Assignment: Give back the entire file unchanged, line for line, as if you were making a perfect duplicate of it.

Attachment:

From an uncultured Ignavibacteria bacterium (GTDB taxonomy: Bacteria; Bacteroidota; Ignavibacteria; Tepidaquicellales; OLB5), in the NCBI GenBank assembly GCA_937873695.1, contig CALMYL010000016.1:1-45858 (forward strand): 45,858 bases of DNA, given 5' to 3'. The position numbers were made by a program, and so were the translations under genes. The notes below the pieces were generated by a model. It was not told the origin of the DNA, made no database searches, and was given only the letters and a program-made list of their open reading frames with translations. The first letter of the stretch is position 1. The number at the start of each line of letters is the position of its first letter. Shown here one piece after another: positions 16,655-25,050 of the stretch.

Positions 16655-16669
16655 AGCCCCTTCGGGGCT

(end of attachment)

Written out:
From an uncultured Ignavibacteria bacterium (GTDB taxonomy: Bacteria; Bacteroidota; Ignavibacteria; Tepidaquicellales; OLB5), in the NCBI GenBank assembly GCA_937873695.1, contig CALMYL010000016.1:1-45858 (forward strand): 45,858 bases of DNA, given 5' to 3'. The position numbers were made by a program, and so were the translations under genes. The notes below the pieces were generated by a model. It was not told the origin of the DNA, made no database searches, and was given only the letters and a program-made list of their open reading frames with translations. The first letter of the stretch is position 1. The number at the start of each line of letters is the position of its first letter. Shown here one piece after another: positions 16,655-25,050 of the stretch.

Positions 16655-16669
16655 AGCCCCTTCGGGGCT